I have long believed that the greatest impediment to widespread adoption of video games is the inaccessibility of the controls. Quite frankly, most people are afraid of a game controller. The idea of controlling the array of buttons, joysticks, and levers without even looking at them is intimidating to many. The greatest reason for the success of the Wii is the new control system which makes games more accessible by mapping general motion of the arms to input. The brilliance of the game Rock Band is that brings a new set of controls that is even more accessible: singing.
In this way, Rock Band is like bowling. Everybody bowls. Everybody sings. Most people are mediocre at both.
Most main-stream, popular games are easy to learn, yet difficult to master. In my opinion, however, the new edge which Rock Band explores is a confidence building progression. To entice a new player to Rock Band, you tell them to try singing. “Come on, it’s just like regular singing…the words are all on the screen”, etc. Soon, the player discovers that it really wasn’t all that hard. In fact, it was a lot of fun. Everybody else is playing along too, so they don’t feel like a doofus. Soon comes the “You want to take a shot at drums?”, and the rest is history. Hours later, your player who was previously fearful and newbish has emerged from the cocoon of Rock Band, a freshly minted, four instrument playing Rock God.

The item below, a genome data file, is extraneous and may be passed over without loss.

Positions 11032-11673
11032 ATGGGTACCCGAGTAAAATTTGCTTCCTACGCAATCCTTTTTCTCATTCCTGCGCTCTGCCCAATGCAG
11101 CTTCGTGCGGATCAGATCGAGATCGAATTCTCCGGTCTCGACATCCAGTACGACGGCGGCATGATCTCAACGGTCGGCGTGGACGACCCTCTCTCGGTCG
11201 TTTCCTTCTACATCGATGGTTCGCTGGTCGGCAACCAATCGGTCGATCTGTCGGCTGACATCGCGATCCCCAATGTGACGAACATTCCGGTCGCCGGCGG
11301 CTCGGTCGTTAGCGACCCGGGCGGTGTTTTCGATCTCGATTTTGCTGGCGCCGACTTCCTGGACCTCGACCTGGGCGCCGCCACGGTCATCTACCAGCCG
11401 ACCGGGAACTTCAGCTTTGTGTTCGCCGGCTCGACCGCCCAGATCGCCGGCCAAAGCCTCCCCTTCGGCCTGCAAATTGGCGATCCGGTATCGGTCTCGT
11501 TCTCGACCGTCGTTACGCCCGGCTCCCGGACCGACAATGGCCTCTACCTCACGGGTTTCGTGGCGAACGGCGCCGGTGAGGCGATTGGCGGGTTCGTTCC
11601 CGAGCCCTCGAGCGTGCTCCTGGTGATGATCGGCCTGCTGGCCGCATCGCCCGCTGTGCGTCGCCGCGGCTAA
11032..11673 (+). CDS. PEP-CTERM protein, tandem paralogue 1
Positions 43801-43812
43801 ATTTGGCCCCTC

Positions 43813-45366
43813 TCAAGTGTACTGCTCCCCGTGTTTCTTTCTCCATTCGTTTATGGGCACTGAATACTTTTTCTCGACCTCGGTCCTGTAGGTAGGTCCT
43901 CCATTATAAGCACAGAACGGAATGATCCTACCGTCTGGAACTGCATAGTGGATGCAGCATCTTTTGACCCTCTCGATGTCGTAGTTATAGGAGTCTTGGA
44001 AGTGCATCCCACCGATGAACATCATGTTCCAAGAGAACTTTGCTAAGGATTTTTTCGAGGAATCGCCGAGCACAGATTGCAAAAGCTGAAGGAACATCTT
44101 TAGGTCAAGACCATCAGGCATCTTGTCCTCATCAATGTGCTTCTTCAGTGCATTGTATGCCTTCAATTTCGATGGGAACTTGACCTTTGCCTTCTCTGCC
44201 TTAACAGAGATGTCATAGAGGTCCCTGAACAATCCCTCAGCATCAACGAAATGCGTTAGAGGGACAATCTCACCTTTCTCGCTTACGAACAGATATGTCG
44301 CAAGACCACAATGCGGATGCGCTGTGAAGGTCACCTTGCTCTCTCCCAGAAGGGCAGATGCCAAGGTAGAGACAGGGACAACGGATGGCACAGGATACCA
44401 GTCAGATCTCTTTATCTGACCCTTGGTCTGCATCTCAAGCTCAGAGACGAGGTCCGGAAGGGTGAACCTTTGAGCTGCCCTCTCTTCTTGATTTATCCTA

In my opinion, the only impediment to Rock Band‘s growth into a cultural institution is the $500 start up cost. I’m not saying it would be as ubiquitous as a VCR if it only cost $50, but I am saying that if it cost a good deal less, everybody would know somebody who had Rock Band. As the first generation of Rockers begins to age, I wouldn’t be at all surprised to find Rock Band in retirement communities and the like.
In my capacity as a video game lover/evangelist, Rock Band is very exciting to me because it dramatically explores unfamiliar territory, perhaps increasing the audience of video games more than any game that has ever been made.
Powered by ScribeFire.